• Determine the magnitude of effects on the receptors and whether those effects are accumulating.

These criteria cannot always be applied because of data limitations. Also, the effects of individual actions range from brief or local to widespread, persistent, and sometimes irreversible.

To conduct an analysis of how effects accumulate, one must understand what would occur in the absence of a given activity. The accumulated effects are the difference between that probable history and the actual history. To predict how effects may accumulate for a proposed action, it is essential to have good baseline data and data about the same kinds of receptors in similar areas that were and were not influenced by comparable actions. In some cases, the lack of such information prevented the committee from identifying and assessing possible cumulative effects of some activities or structures related to wind-energy development. Even if accumulating effects are identified, their magnitude and their biological, economic, and social importance must be assessed.

As noted above, it is difficult to assess cumulative effects in the absence of a comprehensive, broad-scale regulatory and assessment framework. The discussion above is presented in the expectation that it, along with the recommendations for development of an evaluation guide presented in Chapter 5, will be useful for future planning and assessment efforts.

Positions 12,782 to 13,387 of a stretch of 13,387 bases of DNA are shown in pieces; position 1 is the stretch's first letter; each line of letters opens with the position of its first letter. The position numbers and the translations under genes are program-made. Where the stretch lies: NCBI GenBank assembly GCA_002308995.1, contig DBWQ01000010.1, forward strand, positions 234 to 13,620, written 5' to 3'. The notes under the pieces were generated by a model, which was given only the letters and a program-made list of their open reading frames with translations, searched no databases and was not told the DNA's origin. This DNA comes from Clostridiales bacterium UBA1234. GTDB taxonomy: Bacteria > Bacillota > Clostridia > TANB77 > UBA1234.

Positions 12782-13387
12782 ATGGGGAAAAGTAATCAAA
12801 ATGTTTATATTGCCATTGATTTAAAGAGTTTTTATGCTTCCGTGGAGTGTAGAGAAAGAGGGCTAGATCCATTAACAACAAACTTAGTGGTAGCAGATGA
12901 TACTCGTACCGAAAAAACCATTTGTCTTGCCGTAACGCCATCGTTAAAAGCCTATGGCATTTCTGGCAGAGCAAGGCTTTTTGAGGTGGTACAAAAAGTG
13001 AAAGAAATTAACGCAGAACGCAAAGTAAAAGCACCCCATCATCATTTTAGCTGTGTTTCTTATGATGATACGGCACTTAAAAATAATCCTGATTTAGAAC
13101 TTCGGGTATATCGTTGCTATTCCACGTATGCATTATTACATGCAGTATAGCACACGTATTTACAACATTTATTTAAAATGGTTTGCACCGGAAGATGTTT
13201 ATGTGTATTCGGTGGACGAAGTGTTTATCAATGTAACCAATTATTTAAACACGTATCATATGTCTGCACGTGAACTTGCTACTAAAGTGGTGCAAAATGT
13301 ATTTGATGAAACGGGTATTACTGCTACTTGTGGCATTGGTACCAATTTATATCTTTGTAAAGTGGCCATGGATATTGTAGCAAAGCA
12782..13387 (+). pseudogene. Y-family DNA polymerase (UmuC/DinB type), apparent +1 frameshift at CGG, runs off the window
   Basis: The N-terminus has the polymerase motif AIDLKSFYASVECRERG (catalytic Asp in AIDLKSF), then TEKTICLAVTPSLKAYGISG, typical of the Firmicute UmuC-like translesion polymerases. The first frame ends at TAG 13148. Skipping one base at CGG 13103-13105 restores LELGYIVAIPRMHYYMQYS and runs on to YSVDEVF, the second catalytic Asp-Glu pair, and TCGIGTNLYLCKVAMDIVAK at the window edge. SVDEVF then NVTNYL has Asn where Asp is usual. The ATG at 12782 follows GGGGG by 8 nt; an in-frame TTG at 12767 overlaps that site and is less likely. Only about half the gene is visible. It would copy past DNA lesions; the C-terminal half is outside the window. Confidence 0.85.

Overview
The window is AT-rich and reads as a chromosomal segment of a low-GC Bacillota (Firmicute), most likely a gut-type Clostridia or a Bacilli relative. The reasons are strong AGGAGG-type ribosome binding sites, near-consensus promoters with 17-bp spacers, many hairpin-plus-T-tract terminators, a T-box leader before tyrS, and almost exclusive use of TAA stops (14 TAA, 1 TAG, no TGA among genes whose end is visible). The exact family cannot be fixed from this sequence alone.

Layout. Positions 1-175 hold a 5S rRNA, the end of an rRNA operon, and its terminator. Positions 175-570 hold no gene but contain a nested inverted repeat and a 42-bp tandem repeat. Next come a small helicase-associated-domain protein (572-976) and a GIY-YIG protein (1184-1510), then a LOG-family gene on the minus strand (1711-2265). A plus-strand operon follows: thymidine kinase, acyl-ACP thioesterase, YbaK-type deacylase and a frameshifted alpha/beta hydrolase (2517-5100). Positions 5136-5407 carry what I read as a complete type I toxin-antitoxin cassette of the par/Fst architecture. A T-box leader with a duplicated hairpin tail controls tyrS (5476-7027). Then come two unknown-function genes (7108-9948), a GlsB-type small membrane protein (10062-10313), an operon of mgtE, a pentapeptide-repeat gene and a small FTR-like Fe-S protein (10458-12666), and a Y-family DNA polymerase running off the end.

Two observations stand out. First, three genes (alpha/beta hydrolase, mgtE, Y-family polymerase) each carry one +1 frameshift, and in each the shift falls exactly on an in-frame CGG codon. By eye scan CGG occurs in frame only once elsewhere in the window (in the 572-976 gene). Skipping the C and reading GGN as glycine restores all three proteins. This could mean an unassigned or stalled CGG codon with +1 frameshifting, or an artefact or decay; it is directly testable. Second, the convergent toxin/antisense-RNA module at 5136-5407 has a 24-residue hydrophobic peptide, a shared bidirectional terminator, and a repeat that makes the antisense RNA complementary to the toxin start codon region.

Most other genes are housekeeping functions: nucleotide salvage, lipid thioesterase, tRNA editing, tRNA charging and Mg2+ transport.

Chapter 2 sets the context for wind energy in the United States and analyzes the committee’s approach to estimating the environmental benefits of wind energy. It describes the considerations involved in understanding under what conditions and to what degree wind energy can displace electricity generation by other sources, and hence reduce the adverse environmental effects of those sources, in particular their air emissions. Chapter 3 provides an evaluation of the literature on the effects of wind turbines on ecosystems and their components, and discusses methods that would be valuable in future evaluations; it also identifies research needs. Chapter 4 deals with effects on humans of wind-energy projects, including aesthetic, noise, cultural, health, economic, and related effects. Chapter 5 compares a variety of extant regulatory and evaluative regimes and extracts their strong points for consideration in other places and at larger (e.g., national) scales, and draws the information together in an evaluation guide that would be most useful for evaluating the effects of existing wind-energy installations and for assessing—and managing—the effects of proposed installations at various scales.

The National Academies of Sciences, Engineering, and Medicine
500 Fifth St. N.W. | Washington, D.C. 20001

Copyright © National Academy of Sciences. All rights reserved.
Terms of Use and Privacy Statement